Author Topic: The Libretas Americana Medal  (Read 5904 times)

Offline coinsarefun

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The Libretas Americana Medal
« on: January 13, 2014, 03:24:06 PM »
One of America's most beautiful Medals ever made.

This is an electrotype of the obverse. I hope you enjoy viewing it.









Offline rrantique

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Re: The Libretas Americana Medal
« Reply #1 on: January 13, 2014, 09:59:20 PM »
What a beautiful addition Congrats. [url=http://www.freesmileys.or
Irvin

Offline VDB Coins

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Re: The Libretas Americana Medal
« Reply #2 on: January 17, 2014, 06:59:41 AM »
Great snag CoinsAreFun!

I posted this on another forum and thought the folks here too would enjoy the story.

Congratulations CoinsAreFun on a great acquisition!

Not totally off-topic but when I went back to Yale recently for a concert I was able to meet and chat with the curator of the Yale Numismatic Collection, charming fellow named Bill Metcalf. After we had a good long visit and looked at some coins and medals (I was interested in their Bela Pratt and Russian stuff; little did I know what awaited me downstairs on display afterwards), we said our adieus and I went down as directed into the lower parts of Street Hall (the Numismatic Collection is part of the fabulous, world-class Yale Art Gallery) to the American Decorative Arts Before the 20th Century section (yep, how many museums have one of those?).

Hanging on the wall -- rather anonymously unless one knew what one was looking at, along with many other medals, all behind a plexiglass shield (and with quite good security, I was glad to see) -- was a beautiful, high-end AU silver Libertas Americana medal. A little pamphlet in a wall hanger gave brief curatorial descriptions of each medal in the display. For many of them the legend was something like "Bequest of Wyllys A. Betts" Gasp! I flipped to the Libertas Americana: "Bequest of Wyllys A. Betts" (however they phrased it). My word! I was looking at Wyllys Betts' own silver Libertas Americana! I started thinking back to what I knew about Betts. That he was a New Haven resident. That is where Yale is. It was the end of a long day, and a lot of the medals I didn't have time to more than glance at briefly. I remember, though, an Indian Peace Medal of George I. Never saw one of those before.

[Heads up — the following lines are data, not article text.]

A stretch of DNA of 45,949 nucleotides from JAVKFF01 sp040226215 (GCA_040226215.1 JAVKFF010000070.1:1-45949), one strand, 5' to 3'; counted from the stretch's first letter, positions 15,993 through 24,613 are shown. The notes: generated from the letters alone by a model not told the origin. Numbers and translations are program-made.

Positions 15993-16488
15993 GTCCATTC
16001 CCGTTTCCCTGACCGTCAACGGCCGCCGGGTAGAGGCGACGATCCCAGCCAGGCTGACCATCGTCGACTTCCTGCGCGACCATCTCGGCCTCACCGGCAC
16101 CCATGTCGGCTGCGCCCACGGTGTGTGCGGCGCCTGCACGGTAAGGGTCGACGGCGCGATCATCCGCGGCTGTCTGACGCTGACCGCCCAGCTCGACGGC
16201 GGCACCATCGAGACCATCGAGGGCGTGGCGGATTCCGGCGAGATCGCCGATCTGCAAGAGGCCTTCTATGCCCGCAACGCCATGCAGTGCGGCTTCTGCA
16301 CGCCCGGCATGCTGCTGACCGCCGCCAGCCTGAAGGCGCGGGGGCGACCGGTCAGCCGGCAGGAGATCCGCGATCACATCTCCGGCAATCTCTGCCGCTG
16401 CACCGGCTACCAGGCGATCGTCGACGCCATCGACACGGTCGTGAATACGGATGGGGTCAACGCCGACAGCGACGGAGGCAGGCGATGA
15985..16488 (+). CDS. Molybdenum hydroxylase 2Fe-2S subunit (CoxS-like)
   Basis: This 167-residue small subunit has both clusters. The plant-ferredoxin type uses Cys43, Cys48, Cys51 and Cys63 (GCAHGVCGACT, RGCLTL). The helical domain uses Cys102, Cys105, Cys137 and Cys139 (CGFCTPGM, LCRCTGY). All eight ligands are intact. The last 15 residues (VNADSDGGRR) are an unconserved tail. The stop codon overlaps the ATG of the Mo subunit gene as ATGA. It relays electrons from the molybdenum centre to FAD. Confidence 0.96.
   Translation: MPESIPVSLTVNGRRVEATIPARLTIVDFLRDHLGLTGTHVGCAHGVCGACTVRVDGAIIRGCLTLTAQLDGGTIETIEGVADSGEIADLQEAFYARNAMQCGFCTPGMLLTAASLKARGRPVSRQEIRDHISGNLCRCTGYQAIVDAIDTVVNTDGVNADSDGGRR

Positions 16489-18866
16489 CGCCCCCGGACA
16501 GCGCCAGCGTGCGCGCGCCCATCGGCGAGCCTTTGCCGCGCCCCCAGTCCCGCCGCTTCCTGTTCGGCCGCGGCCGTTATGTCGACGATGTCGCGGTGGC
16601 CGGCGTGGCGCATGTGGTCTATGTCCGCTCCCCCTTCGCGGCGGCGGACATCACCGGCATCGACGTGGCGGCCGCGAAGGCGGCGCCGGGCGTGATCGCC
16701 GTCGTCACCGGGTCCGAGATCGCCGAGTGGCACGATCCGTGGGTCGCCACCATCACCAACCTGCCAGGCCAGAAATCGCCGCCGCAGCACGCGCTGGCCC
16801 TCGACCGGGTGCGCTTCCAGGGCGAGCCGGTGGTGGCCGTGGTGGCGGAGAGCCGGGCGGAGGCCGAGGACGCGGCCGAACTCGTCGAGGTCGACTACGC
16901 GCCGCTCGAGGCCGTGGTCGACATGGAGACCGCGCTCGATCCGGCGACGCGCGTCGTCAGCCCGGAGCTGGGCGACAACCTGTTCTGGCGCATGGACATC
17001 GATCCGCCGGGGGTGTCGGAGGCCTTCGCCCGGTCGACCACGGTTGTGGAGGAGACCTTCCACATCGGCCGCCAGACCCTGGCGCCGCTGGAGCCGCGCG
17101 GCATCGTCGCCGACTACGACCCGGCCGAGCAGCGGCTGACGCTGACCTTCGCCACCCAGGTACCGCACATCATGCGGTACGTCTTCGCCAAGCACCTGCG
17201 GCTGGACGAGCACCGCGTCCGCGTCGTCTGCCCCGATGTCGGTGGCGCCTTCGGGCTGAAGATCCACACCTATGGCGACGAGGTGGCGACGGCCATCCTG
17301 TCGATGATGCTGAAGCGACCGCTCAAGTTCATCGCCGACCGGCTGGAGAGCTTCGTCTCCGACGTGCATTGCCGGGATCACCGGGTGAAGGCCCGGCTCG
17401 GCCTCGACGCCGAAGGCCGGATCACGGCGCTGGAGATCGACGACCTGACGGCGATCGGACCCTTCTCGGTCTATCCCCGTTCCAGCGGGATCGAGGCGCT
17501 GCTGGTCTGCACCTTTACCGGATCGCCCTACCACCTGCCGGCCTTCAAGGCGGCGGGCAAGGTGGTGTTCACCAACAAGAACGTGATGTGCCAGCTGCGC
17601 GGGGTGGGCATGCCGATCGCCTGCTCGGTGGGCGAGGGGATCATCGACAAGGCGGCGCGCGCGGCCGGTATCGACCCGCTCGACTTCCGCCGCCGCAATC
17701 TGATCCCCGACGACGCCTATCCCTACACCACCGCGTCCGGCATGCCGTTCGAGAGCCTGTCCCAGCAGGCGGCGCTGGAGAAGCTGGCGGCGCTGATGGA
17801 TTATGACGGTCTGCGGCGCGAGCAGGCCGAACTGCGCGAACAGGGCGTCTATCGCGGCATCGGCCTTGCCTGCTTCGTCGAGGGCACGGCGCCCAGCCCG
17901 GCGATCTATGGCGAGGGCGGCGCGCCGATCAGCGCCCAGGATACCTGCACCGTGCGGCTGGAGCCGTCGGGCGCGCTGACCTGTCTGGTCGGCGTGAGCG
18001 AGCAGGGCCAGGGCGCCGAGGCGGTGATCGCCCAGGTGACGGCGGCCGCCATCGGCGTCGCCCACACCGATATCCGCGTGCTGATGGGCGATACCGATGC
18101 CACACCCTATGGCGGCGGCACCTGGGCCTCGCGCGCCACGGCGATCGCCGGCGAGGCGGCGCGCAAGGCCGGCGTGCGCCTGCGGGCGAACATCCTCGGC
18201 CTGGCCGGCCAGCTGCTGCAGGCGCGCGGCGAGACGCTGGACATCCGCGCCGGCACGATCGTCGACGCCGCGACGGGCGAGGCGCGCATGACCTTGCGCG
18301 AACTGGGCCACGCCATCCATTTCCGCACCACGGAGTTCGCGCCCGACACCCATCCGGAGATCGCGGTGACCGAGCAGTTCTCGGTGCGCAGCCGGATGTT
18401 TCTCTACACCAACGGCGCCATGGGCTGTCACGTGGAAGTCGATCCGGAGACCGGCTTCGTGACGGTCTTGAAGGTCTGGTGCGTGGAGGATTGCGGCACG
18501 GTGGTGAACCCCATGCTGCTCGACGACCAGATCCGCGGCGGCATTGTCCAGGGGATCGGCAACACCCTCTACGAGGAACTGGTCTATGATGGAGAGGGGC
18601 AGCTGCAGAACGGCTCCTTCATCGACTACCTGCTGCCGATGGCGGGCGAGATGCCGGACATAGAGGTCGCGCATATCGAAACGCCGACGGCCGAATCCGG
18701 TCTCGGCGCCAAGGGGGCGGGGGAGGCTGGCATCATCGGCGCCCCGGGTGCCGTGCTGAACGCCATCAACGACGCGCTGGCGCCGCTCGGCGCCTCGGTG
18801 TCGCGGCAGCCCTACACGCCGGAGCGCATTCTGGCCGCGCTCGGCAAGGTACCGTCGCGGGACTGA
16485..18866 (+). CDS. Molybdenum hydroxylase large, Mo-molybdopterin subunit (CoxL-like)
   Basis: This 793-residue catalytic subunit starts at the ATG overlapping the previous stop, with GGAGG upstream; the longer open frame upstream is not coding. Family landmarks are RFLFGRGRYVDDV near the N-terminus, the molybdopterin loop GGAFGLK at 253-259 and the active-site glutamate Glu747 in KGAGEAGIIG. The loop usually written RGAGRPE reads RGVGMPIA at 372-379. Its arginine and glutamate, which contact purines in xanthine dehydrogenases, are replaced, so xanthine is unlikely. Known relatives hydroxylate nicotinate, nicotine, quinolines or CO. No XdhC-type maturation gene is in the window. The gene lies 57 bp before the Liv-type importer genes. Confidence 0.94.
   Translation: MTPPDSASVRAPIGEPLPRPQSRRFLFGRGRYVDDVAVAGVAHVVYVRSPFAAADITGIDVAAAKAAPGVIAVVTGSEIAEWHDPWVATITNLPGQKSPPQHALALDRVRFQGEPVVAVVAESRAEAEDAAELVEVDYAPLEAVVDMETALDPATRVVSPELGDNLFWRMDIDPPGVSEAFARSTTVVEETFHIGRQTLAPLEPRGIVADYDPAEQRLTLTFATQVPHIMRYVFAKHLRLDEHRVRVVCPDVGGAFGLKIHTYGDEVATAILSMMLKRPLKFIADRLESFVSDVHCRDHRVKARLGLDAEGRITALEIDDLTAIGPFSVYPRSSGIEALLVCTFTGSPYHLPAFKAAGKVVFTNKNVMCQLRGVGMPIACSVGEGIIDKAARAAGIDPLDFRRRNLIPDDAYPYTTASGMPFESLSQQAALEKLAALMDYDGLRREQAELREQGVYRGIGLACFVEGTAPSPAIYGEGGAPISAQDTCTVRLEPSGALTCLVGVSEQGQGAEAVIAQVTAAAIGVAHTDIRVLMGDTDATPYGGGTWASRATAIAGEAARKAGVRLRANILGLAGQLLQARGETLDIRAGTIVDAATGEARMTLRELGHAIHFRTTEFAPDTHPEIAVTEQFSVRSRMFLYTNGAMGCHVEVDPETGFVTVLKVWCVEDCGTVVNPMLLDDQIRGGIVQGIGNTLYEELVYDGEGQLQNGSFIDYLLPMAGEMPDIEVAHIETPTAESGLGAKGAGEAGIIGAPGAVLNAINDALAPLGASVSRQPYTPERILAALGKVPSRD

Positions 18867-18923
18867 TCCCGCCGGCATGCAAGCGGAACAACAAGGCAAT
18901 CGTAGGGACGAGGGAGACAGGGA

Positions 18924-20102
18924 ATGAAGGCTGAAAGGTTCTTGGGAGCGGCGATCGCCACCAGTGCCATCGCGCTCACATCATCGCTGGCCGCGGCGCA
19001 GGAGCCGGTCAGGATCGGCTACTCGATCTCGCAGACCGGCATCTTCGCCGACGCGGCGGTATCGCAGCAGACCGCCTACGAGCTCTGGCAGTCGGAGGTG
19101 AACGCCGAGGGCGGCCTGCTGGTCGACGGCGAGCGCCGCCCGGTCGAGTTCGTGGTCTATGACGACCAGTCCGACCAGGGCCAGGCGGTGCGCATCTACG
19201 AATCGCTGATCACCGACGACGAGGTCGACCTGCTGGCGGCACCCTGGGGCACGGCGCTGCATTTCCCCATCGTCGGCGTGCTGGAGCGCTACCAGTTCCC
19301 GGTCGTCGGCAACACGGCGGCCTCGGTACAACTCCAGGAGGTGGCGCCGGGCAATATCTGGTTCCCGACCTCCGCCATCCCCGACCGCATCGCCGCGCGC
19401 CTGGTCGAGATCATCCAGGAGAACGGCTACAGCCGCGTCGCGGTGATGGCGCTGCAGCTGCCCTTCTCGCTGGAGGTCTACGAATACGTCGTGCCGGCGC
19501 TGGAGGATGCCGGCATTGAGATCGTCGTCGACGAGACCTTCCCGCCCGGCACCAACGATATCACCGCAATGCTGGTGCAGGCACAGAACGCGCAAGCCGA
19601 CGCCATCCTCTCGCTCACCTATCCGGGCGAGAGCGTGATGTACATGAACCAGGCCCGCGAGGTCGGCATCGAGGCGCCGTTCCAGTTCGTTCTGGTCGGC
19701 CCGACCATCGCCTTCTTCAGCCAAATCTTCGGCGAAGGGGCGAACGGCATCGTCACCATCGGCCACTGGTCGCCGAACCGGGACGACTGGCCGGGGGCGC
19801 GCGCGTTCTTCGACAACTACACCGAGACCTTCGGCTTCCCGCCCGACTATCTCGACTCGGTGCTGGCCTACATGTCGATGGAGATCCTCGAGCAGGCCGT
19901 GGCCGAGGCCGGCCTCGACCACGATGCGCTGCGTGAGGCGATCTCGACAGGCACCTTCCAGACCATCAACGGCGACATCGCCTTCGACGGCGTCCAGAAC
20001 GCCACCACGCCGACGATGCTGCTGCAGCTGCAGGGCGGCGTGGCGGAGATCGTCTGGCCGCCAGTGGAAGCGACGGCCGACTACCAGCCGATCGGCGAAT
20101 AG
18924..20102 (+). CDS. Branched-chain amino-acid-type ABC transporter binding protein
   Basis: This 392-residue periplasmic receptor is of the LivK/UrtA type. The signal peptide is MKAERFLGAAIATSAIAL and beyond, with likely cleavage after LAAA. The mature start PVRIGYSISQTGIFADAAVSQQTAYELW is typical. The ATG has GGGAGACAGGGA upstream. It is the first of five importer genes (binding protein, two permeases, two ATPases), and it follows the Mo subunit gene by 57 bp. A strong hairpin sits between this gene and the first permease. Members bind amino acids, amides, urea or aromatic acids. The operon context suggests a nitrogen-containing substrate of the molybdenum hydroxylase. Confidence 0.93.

I don't know a thing about Betts' family life, but it certainly looks as though his entire Betts medal collection may be in the hands of Yale. I have down on my list to call Dr. Metcalf back and see what else I can found out.

When I got back to my hotel room I was still so stunned that I had to pick up the phone and call a couple of numismatic friends to share the news. Even though we gave a wonderful concert, the Betts medals were, numismatically speaking, the highlight of the trip.

Best Regards,

George
Best Regards,

George
www.VDBCoins.com

Offline VDB Coins

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Re: The Libretas Americana Medal
« Reply #3 on: March 01, 2014, 07:15:55 AM »
I did indeed "rediscover" that the Betts Medal Collection was bequeathed to Yale (although it becomes obvious to anyone reading the Foreword to the Betts book, written by Lyman Low and William T.R. Marvin, who finished the Betts book after his untimely death). Dr. Metcalf was kind enough to send me a complete listing of the Betts bequest to Yale, more than 400 pieces in all, including a bronze Washington Before Boston, copper and silver Libertas Americanas, "The Seasons" medal, Sansom medals, Admiral Vernon medals, William Pitt medals, too many others to list. Wow what a great collection!

Best Regards,

George
Best Regards,

George
www.VDBCoins.com